Newspapers find themselves stuck between opinion of their readers and the power elite
The march to war continues on as the Senate Foreign Relations Committee met to debate military action in Syria. The disconnect between representatives, who appear to favor military action, and their constituents, which polls find are against it, is not very shocking. But the media is also facing a disconnect, which most media outlets cheering on the military even at the cost of alienating viewers and readers.
CNN has been the most obviously pro-war, with Christiane Amanpour hyperbolic in her urging action. CNN, it appears, does not want to be outdone this time by Fox News.
Many newspapers have found themselves in a tough situation, their instincts telling them to urge for war, while knowing their readers are less eager. It is a reflection of the fact that the media is owned by a very wealthy elite, tied to the power structure, while the consumer reflects the nation as a whole.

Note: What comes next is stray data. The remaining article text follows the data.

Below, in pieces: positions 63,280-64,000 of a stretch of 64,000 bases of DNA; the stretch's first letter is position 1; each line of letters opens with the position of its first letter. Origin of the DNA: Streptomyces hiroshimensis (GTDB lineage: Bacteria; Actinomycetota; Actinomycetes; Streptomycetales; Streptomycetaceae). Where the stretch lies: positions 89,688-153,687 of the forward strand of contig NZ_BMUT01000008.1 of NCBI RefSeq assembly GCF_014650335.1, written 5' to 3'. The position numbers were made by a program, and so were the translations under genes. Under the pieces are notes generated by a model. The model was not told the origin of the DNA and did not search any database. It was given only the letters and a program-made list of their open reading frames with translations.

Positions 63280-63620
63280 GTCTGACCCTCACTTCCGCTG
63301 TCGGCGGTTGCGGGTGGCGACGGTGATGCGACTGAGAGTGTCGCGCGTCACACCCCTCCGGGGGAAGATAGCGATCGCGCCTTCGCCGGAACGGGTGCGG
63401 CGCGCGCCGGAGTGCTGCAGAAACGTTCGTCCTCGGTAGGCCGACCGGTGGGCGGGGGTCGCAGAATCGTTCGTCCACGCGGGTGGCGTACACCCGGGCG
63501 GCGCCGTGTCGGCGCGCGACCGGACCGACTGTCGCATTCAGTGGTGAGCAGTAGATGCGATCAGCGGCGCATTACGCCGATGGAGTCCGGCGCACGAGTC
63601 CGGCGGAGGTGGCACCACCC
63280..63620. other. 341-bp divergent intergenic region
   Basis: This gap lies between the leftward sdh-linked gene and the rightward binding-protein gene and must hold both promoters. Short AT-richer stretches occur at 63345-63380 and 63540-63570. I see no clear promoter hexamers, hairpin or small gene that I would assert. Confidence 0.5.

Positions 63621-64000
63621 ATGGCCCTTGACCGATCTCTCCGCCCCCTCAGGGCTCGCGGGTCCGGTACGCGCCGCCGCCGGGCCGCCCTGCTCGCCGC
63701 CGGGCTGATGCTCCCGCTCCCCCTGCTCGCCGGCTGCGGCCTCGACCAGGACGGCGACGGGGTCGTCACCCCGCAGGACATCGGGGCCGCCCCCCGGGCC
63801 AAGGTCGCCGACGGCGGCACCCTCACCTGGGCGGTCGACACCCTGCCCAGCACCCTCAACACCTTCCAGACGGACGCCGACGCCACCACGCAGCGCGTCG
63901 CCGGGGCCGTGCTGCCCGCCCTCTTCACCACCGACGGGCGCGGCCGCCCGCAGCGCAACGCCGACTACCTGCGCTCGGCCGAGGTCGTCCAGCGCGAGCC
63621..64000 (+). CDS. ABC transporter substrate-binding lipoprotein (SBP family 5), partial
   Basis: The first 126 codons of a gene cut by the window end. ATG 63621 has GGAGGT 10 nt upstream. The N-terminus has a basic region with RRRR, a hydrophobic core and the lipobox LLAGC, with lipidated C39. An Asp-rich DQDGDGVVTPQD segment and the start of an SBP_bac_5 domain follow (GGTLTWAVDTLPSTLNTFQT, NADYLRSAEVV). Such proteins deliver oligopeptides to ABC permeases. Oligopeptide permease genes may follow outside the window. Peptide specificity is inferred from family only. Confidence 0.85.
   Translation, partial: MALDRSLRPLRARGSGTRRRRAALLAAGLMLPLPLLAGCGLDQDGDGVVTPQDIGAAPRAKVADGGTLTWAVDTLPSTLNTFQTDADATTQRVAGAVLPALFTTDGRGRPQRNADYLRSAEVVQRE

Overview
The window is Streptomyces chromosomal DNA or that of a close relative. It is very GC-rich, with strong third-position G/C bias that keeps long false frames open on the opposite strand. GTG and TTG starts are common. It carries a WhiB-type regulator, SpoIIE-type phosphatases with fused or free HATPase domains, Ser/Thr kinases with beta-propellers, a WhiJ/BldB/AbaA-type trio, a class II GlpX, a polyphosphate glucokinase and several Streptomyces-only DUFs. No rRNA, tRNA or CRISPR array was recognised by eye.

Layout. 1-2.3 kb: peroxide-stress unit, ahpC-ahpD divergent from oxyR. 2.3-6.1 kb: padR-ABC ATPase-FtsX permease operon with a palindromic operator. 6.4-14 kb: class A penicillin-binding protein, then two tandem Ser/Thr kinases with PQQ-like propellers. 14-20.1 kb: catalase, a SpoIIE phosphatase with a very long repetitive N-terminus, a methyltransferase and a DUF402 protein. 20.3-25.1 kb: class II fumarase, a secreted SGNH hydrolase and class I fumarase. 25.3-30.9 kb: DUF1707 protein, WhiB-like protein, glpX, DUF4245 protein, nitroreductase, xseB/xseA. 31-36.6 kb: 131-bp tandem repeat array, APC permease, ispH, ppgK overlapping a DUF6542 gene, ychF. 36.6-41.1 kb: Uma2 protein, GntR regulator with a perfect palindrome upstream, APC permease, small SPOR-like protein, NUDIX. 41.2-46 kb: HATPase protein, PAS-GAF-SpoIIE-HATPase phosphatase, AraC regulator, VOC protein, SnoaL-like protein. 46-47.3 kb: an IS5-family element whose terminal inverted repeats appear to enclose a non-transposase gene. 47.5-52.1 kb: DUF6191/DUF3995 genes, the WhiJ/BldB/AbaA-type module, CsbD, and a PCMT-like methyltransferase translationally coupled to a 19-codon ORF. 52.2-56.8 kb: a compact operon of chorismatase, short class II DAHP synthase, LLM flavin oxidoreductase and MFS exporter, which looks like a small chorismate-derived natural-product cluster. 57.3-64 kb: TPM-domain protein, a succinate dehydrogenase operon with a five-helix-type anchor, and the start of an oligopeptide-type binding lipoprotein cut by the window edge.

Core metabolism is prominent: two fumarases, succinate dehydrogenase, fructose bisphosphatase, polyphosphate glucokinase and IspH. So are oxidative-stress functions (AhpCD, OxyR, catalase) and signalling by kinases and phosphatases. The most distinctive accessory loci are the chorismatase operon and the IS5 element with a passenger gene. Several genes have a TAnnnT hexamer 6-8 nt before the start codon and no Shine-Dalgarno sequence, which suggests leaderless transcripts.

The New York Times has tried to hide its support for war with words of caution for the administration. “Though Mr. Assad’s use of chemical weapons surely requires a response of some kind, the arguments against deep American involvement remain as compelling as ever,” the Times wrote late in August. Since then, the Times has offered advice to the President on how to persuade the nation and lawmakers to support war.
Roy Greenslade noticed the dilemma at the UK’s Sun. He mocks the paper’s wishy washy support for war, while “representing the views of its war-mongering proprietor.”
In the US, the Murdoch press has sensed the disconnect with readers and has chosen to focus on the President’s move to consult the Congress. At first criticizing the President for going it alone, without Congressional approval, the Murdoch press found it not at all difficult to turn around and now accuse the President of being a weak leader, unable to act without political cover. It plays well with an audience conditioned to view anything the President does as evil.
Two decades ago, when the common wisdom of the newspaper industry was that local news is what would keep readers, the idea was that a newspaper’s editorial board would be more in touch with its audience if it was tied to its community through local news coverage. That attitude feels almost quaint today when newspapers are gutting their newsrooms and depending on wire services and aggregation to fill its pages with content. But the question remains, how can a newspaper reflect its readers when it has fewer and fewer ties to its community? These are the times when the growing disconnect becomes more obvious.